A Note on Apple Stock

I’m doing some math this morning and I thought I’d share an old image.

In January 1997, in Apple’s darkest days, I purchased 50 shares of Apple stock for $16.75 per share.

Back in those days, you bought actual stock certificates and I kept mine in a safe at home. Over the years, I bought and sold more Apple stock using a brokerage account. Meanwhile, these shares snug in the safe, began to grow. Not only did they grow in market value as Apple rebounded and became the major technology player it is today, but there were three stock splits, 2:1, 2:1, and 7:1 over the years.

Apple Stock Certificate
Back in 1997, Apple stock looked like this.

I transferred the stock certificate and its offspring to a brokerage account before the 7:1 split, so it would be more liquid. I sold it off in bits and pieces over the years to help finance various other investments like my first helicopter and a small apartment building I used to own. Because of the splits, there were always shares to sell. In 2013 and 2014, these shares were instrumental in helping finance my crazy divorce and build my new home.

I still have some of those original shares. If you do the math — which I did this morning — you’ll discover that the shares I have left have a cost basis of about 60¢ per share. This morning, Apple opened at $114.57 per share. If I still had all the shares from this original investment (which, sadly, I do not), it would be worth $160,398 — all from a $837 investment by someone with faith in a failing company.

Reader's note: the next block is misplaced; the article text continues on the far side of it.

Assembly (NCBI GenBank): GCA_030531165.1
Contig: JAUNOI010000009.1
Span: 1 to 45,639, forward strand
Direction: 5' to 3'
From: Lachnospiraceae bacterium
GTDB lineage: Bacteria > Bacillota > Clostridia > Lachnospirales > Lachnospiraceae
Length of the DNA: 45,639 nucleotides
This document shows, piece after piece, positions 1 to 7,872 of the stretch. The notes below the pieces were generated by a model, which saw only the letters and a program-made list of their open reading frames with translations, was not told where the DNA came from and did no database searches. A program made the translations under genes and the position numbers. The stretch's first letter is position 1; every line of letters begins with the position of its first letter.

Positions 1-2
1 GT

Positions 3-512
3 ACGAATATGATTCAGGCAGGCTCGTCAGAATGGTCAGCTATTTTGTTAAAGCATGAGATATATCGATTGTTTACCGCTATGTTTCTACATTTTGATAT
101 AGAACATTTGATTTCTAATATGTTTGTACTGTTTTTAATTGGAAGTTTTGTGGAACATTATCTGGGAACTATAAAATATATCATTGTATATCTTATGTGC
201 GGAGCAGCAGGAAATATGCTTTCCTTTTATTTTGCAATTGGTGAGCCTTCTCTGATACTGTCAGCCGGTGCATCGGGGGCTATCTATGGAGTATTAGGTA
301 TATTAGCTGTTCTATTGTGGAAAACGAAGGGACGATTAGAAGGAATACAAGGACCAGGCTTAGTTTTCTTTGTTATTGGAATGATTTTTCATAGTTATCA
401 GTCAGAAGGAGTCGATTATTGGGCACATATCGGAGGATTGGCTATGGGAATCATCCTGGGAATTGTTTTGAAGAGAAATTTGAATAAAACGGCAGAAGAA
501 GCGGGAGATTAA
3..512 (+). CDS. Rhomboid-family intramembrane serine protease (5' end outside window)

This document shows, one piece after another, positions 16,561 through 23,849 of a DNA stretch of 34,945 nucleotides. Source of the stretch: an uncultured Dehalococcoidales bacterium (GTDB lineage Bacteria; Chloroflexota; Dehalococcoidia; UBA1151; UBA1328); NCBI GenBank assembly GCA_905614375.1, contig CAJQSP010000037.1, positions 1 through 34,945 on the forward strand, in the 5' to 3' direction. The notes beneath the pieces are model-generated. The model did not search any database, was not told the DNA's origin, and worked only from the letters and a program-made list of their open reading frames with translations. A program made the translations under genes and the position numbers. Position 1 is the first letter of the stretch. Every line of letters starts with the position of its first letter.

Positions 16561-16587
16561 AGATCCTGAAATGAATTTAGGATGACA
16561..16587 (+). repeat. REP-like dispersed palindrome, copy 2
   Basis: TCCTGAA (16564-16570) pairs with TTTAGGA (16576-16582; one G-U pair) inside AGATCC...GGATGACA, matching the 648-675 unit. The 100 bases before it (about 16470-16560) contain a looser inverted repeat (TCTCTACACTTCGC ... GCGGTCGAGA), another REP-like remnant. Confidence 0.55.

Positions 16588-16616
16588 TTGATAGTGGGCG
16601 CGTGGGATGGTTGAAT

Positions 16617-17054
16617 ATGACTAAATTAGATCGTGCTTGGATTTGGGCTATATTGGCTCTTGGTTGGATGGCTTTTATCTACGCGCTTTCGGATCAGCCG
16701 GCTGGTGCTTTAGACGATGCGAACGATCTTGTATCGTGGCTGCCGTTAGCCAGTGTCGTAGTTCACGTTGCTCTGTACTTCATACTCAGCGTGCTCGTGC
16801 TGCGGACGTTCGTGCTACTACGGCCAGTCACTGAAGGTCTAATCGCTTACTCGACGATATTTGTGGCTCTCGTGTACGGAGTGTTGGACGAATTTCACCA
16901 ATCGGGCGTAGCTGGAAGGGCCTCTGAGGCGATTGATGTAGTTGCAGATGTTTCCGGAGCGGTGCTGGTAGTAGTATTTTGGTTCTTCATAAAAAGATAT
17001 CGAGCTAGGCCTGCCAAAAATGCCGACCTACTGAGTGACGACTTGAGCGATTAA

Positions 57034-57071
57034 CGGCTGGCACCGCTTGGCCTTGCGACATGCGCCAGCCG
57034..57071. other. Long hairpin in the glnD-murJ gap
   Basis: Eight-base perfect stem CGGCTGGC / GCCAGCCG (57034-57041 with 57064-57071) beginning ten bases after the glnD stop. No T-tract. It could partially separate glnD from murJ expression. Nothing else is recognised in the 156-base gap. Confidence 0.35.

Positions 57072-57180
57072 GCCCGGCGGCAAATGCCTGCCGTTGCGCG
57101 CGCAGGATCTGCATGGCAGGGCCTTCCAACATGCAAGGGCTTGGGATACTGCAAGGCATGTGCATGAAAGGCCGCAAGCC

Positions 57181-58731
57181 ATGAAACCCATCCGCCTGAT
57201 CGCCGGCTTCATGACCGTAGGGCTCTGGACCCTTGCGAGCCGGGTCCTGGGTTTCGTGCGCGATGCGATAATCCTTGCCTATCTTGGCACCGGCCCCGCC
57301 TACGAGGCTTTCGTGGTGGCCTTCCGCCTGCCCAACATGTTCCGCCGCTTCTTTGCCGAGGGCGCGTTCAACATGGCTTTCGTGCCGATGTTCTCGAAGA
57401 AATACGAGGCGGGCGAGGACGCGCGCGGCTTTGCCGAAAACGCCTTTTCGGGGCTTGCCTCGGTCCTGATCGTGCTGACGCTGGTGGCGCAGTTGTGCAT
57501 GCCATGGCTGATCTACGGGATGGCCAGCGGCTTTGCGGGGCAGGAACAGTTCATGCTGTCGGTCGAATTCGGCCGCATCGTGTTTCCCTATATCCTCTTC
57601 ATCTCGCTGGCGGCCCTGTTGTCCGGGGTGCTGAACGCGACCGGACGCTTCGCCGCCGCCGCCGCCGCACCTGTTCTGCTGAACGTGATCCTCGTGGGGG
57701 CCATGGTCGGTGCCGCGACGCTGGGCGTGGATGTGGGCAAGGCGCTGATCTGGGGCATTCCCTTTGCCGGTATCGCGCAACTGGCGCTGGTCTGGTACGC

5 thoughts on “A Note on Apple Stock

  1. Capitalism is a bit like poker. We sometimes bluff and win, usually we fold or get wiped, without knowing why.
    If bets were certainties we would all be gamblers.
    The only reliable money I have ever received has been from darned hard work.

    • Working hard and smart is the way to get ahead. I invested in Apple in the days when everyone thought it would soon go bankrupt Then Steve Jobs came back and things changed. Lucky? I think so! For all of us!

  2. I take your point but I know nothing about ‘investment strategy’. My broker claims to be a genius but his hit rate is barely above trend. With interest rates as low as they now are, that is not much better than chance. He reminds me about his good advice but he has amnesia about his losses. He also charges me a fee.
    Steve Jobs was around for many years, but if you bought in really early he would have cost you money. You invested at the right time and did well. He also went for cheap labour in China and exported hundreds of thousands of electronics jobs, so that we in the west now have doubts about who is copying our photos or using our cameras while we sleep.
    Also, didn’t Steve deny his daughter was his own, despite the DNA proof?
    I want to back the smart guy/gal with some semblance of morality.

    • I don’t believe any brokers are any good. That’s why I do my own investing. Except my retirement funds, which are all managed. That’s a different ball game, though.

      Steve Jobs was a complex man. He did deny his daughter was his — at first. Before the end, he embraced her.

      As for cheap Chinese labor, Apple is just one of TOO MANY company’s sending manufacturing abroad. We’re to blame — we want cheap goods and they want profits. One day the current system will break but I don’t expect it to happen in my lifetime.

      And I’m not worried about who is looking at my photos. They’re pretty tame. ;-)

  3. All true.
    Just wondered if you could re-open your ‘comments’ on the Democrat Dinner. I have a few comments and so many questions. Here in the UK we follow your politics with a mixture of interest and fear.

What do you think?